Right to Redeem a Car is Part of Bankruptcy in Indiana

October 13, 2012 12:30 pm Published by

To keep bringing up to date Indiana bankruptcy information to clients and readers, I stay informed by reading journals and professional magazines. The Journal of Consumer Bankruptcy News is especially helpful, because it reports on court cases that have to do with personal bankruptcy in Indiana and all across the country. Today’s article is about what happened when a certain North Carolina debtor’s car was repossessed right before he filed individual bankruptcy under Chapter 13 bankruptcy law.
 

 

 

 


Background on the story:

  • Mr. S. owned a Ford Expedition.  His car loan was from Reliable Motors, and Reliable had repossessed the vehicle.
     
  • Mr. S.’ bankruptcy lawyer called Reliable, informed them of the bankruptcy filing, and demanded the return of the car.  Reliable refused, and even refused to allow Mr. S. to retrieve his personal belongings from the car.
     
  • The attorney provided reliable with proof of insurance, plus proof that Mr. S. had made his first debt repayment under the Chapter 13 plan.
     
  • Under the laws of his state, Mr. S. had the right to redeem the car after it was repossessed.  Why?  He had no other car and needed the Ford to get to work.  He had adequate insurance on the car.
     
  • The bankruptcy court ruled that Reliable was violating the bankruptcy automatic stay, and imposed punitive damages on Reliable.

 

So, why do I, a debt consolidation lawyer with more than 25 years’ experience, choose to share this particular car story with my Bankruptcy in Indiana readers? This case illustrates three rules that can be of Indiana bankruptcy help:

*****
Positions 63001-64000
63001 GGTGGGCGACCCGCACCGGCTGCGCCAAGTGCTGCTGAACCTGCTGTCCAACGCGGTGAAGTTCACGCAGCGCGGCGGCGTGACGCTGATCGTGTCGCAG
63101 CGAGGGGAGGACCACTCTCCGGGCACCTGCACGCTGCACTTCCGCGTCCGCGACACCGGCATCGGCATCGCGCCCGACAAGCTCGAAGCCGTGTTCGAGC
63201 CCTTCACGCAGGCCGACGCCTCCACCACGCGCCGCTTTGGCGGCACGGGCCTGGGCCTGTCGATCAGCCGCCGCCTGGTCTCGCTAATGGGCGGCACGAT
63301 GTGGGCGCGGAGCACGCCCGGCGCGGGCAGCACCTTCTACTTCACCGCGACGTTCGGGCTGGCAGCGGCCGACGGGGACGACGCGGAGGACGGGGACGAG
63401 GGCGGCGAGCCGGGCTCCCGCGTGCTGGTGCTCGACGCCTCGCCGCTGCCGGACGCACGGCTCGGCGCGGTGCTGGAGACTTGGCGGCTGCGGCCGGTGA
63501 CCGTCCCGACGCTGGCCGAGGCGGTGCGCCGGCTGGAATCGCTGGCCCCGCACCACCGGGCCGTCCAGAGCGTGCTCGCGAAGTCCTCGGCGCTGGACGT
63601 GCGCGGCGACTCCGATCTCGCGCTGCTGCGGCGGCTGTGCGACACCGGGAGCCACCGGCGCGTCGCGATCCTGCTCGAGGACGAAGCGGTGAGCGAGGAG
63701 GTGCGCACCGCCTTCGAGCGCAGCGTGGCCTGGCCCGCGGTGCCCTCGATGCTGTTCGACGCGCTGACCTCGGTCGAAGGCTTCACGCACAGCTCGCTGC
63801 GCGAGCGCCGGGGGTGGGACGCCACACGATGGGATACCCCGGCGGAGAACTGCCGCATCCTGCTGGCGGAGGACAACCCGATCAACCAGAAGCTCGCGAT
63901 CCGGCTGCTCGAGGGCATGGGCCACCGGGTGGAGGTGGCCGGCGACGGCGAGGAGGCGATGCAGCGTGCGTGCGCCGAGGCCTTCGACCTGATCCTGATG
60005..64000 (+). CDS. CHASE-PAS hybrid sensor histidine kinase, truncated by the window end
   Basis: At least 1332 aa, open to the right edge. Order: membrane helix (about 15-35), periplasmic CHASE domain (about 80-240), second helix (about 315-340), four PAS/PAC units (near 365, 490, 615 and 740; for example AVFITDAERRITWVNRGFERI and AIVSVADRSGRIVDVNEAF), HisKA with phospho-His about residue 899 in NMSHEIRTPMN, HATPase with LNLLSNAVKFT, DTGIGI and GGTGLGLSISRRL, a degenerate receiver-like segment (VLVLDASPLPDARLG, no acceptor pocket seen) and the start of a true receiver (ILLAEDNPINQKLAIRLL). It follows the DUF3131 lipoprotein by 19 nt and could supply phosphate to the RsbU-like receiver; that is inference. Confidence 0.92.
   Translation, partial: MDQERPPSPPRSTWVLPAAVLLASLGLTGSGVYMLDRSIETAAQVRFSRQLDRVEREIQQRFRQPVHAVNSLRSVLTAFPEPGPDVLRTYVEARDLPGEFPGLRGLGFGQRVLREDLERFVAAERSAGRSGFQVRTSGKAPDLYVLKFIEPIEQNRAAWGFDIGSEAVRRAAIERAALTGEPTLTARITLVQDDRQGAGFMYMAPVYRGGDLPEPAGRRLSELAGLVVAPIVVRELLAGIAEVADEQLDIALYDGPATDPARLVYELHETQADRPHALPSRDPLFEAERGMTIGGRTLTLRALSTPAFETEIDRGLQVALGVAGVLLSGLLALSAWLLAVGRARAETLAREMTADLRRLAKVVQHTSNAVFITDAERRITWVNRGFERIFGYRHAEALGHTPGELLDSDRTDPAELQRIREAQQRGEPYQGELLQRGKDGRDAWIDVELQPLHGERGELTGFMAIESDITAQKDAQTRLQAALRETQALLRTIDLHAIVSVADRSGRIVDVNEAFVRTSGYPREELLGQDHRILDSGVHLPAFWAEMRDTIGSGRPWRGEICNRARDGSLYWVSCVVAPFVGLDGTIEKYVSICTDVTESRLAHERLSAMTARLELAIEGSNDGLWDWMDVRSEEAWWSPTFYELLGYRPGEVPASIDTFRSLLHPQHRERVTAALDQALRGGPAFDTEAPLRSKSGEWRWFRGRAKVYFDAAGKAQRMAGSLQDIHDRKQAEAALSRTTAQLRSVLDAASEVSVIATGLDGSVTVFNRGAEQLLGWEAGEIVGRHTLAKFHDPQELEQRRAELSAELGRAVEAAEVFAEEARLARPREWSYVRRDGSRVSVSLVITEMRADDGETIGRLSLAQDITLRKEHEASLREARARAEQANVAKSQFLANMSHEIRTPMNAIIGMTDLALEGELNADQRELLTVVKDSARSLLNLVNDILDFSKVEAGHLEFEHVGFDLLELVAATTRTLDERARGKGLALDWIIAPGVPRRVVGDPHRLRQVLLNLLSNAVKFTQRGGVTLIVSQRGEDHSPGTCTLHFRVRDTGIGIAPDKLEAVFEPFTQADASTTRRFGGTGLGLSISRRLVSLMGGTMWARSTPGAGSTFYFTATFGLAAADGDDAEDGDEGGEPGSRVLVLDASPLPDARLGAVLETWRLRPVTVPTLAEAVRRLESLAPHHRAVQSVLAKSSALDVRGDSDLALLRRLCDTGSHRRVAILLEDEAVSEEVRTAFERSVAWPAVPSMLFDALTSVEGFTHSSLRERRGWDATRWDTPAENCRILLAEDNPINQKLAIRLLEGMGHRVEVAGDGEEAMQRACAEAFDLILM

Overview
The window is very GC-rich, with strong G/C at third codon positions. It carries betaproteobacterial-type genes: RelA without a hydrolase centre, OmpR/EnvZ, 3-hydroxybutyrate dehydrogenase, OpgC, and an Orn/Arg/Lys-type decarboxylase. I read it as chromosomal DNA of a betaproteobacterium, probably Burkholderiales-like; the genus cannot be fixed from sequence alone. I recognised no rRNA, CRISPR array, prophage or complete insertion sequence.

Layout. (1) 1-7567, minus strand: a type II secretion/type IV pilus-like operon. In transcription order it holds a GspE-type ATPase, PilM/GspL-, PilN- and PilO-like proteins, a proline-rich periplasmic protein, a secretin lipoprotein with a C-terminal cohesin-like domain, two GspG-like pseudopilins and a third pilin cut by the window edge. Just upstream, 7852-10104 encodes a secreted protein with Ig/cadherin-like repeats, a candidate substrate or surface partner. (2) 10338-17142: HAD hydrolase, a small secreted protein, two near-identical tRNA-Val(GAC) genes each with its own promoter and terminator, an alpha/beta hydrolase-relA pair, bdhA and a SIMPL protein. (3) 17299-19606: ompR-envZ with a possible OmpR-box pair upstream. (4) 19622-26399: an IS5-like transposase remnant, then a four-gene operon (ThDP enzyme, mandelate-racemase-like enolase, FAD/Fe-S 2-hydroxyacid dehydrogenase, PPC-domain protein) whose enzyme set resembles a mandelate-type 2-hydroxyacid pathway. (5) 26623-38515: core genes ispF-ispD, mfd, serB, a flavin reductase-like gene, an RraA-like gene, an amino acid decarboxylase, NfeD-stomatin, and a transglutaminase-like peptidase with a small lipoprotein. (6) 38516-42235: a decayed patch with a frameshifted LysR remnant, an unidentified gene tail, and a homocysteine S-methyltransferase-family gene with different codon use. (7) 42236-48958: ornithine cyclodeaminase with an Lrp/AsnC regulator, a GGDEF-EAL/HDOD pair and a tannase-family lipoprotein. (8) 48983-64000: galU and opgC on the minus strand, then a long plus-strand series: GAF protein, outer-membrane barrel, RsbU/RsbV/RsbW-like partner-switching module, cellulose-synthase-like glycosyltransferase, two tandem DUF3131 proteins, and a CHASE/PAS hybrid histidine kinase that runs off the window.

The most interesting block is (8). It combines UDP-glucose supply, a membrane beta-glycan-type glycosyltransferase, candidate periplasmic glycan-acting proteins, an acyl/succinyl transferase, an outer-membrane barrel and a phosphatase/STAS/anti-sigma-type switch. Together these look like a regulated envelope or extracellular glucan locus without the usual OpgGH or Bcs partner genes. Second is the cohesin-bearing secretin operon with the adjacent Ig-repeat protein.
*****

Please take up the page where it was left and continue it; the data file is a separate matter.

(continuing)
• Once a bankruptcy filing is official, the automatic stay prevents the car company from taking the car. If bankruptcy Chapter 13 is filed within ten days of the repossession, the creditor must give the car back.
     
  • When a car is repossessed, the debtor may still have the option of buying back the car by paying the amount owed on it, plus any expenses the repo company incurred.
     
  • Any personal possessions that were in the car must be returned to the debtor.


In the North Carolina case, the bankruptcy court ruled in favor of Mr. S..  But that was only because he was represented by an attorney who knew the law and was experienced in bankruptcy. Because the request to return the car was filed within the time limit, Mr. S. was able to get back his vehicle.
 

The key is to seek professional help before the choices begin to narrow and a bad situation turns worse. The bankruptcy and repossession laws in Indiana are designed as a safety net for citizens who are in financial trouble, but the law can't help if you don't know how to use it!

 

 

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This post was written by Mark Zuckerberg

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